National Roundup

Family sues hospital over lost embryos

CLEVELAND (AP) — An Ohio hospital where as many as 2,000 frozen eggs and embryos were damaged by a storage tank malfunction is being sued by a couple who lost two embryos.

The lawsuit was filed Sunday on behalf of Amber and Elliott Ash. Lawyers are seeking class action status, which would require approval from a judge. The suit was filed on the same day The Washington Post reported that a San Francisco fertility clinic said thousands of frozen eggs and embryos may have been damaged in a liquid nitrogen failure in a storage tank earlier this month.

The Ashes say they stored two embryos at a University Hospitals fertility clinic in suburban Cleveland after Elliott’s cancer diagnosis in 2003. They say they were told over the weekend that their embryos are no longer viable.

The hospital is still investigating the cause of the problem, which was discovered March 4, the same day the San Francisco clinic suffered a similar failure.

“It’s heartbreaking, just heartbreaking,” Amber Ash told WEWS-TV. “The medical community calls it tissue. I like to think of it as my children.”

The couple has a 2-year-old son conceived through in-vitro fertilization and hoped to bring him a genetic sibling.

An attorney for the Ashes, Mark DiCello, said patients have “too many unanswered questions.”

“With this lawsuit, we will get answers and stop this from happening again,” he said in a news release.

Hospital officials say they are determined to help the patients who lost eggs and embryos, and the lawsuit will not affect an ongoing independent review into the malfunction.

Rhode Island
Citing free speech, Parks house artist pushes forward

PROVIDENCE, R.I. (AP) — The artist who turned a house where Rosa Parks once lived into an art piece says he’s working to ensure the home is displayed in Rhode Island even after Brown University pulled its support.

Ryan Mendoza says he has a First Amendment right to show the house.

Parks lived in the home for a time after she left the south for Detroit. It was on a demolition list before her niece saved it and worked with Mendoza, who first brought it to Germany.

He worked with Brown to bring it to Providence last month, but the Ivy League school canceled on Thursday , citing an unspecified dispute involving an institute that bears Parks’ name.

The house is about 80 percent assembled. Mendoza hopes to complete it and open it to the public.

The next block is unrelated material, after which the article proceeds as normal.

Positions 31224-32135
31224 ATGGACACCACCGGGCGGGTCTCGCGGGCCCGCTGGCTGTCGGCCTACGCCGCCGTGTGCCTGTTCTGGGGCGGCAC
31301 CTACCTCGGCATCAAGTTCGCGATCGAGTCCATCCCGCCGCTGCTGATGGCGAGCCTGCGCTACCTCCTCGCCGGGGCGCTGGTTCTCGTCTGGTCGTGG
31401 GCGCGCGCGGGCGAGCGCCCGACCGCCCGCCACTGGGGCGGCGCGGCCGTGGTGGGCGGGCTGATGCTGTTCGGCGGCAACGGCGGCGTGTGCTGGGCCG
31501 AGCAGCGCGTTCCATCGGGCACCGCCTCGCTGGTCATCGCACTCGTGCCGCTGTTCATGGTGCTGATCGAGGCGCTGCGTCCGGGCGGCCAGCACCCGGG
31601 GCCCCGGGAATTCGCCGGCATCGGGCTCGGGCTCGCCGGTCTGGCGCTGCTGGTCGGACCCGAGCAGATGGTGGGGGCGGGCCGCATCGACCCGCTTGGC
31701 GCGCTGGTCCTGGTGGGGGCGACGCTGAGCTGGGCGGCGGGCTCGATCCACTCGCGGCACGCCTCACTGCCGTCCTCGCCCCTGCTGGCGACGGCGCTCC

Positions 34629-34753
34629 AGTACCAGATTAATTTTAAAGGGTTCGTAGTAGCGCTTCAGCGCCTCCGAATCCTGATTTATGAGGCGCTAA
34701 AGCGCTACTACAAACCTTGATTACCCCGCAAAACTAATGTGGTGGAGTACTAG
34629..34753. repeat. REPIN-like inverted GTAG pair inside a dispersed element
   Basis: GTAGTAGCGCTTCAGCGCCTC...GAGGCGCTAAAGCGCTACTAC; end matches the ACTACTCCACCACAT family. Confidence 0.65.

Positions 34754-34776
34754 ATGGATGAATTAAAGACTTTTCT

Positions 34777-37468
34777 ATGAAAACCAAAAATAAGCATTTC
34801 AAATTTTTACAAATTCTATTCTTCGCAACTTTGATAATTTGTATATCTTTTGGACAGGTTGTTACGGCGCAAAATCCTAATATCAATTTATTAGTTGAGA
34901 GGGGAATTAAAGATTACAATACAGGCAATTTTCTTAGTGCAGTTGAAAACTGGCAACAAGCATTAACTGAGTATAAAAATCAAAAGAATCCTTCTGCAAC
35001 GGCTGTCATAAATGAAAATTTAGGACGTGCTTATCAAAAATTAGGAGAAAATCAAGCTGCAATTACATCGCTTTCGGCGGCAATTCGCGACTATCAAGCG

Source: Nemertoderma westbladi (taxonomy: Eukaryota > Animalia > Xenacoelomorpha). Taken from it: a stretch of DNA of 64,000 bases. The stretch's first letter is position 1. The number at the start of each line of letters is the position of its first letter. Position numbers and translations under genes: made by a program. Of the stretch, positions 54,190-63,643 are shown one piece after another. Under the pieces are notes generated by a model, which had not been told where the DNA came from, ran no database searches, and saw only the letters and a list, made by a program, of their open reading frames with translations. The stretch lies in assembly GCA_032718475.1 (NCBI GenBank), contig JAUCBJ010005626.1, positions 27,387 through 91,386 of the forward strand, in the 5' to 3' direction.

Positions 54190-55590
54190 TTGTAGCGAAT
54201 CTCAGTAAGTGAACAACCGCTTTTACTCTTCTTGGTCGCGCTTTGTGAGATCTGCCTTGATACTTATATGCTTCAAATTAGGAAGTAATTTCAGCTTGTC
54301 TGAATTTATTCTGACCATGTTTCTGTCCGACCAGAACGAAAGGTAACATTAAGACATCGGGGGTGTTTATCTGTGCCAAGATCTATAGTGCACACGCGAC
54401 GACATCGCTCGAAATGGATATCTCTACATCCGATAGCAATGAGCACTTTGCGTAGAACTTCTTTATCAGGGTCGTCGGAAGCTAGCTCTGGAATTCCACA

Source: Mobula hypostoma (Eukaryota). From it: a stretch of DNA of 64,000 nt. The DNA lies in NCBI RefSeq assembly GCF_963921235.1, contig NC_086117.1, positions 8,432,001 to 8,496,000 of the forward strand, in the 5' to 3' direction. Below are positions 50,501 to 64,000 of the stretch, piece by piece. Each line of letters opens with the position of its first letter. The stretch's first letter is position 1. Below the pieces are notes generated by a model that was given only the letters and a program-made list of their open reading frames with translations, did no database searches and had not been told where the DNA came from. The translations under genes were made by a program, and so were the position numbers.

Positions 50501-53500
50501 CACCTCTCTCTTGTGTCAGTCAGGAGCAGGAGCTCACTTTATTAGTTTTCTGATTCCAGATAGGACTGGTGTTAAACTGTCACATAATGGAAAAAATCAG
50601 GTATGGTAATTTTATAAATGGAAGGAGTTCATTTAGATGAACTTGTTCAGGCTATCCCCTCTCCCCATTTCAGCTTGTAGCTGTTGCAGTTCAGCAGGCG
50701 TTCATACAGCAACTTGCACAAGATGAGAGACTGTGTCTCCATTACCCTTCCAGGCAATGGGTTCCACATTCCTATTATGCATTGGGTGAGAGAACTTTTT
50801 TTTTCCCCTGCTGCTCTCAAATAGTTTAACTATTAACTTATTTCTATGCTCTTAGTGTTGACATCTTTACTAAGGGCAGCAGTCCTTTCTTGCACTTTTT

Convicted laser swindler pays $637,000 in restitution

RAPID CITY, S.D. (AP) — Federal court records show a Rapid City man convicted of running an illegal medical laser scheme has paid $637,000 in restitution so far as he awaits sentencing.

Eighty-two-year-old Larry Lytle pleaded guilty in January to criminal contempt and conspiracy. He has agreed to reimburse all customers who purchased one of his QLaser medical devices. Sales of the handheld devices totaled more than $16 million.

The Rapid City Journal reports Lytle admitted to selling hundreds of QLasers from 2005 through 2015, which were purchased for about $4,000 each. He placed veterinary labels on the handheld devices to evade review by the U.S. Food and Drug Administration.

Lytle and his co-conspirators claimed the devices could treat more than 200 medical conditions, including AIDS.

Father and son convicted in hearing aids scam

DALLAS (AP) — A North Texas father and son could each be sentenced to more than 90 years in prison over a nearly $17 million scam involving hearing aids and American Airlines Inc. workers.

Federal prosecutors say 67-year-old Terry Lynn Anderson and 37-year-old Rocky Freeland Anderson were convicted Thursday in Dallas over hearing aids not needed or never dispensed.

Both were convicted of conspiracy to commit health care fraud, plus eight counts of health care fraud and four counts of aggravated identity theft. Terry Anderson was also convicted on two additional fraud counts.

Investigators say the father and son, through their family business, submitted bogus or unnecessary insurance claims for some American workers. Many hearing tests, lasting less than 5 minutes, were done in an employee break room at Dallas-Fort Worth International Airport.

Teen killed, woman hurt when package explodes at home

AUSTIN, Texas (AP) — A teenager has died and a woman is seriously injured after a package exploded at a home in Austin, marking the second such explosion this month at a home in Texas’ capital city.

The package detonated early Monday. Police say the teen died at the scene, while the woman was taken to a hospital with life-threatening injuries. Police say the woman is in her 40s, but they haven’t released any other information.

Authorities are investigating whether the explosion is linked to a similar blast on March 2 that killed a 39-year-old man. Both explosions occurred in the early-morning hours.

Police are investigating that incident as a suspicious death. Investigators haven’t released information about the device or possible suspects.

The FBI is helping Austin police in the investigation.

Judge declines motion to dismiss charge against McGowan

LEESBURG, Va. (AP) — A judge in Virginia has declined a motion to dismiss a charge of cocaine possession against actress Rose McGowan.

McGowan’s lawyers have suggested the drugs may have been planted by agents hired by disgraced Hollywood producer Harvey Weinstein to discredit her for making sex assault accusations against him.

McGowan was charged after authorities said cocaine was found in a wallet she left behind on a flight to Dulles International Airport in January 2017.

McGowan’s lawyer said in court papers that the drugs could have been planted before the wallet was found by a cleaning crew.

At a hearing Monday in Leesburg, Virginia, on McGowan’s motion to dismiss, Chief General District Court Judge Deborah Welsh said the issues could be addressed at a March 21 hearing when live testimony could be presented.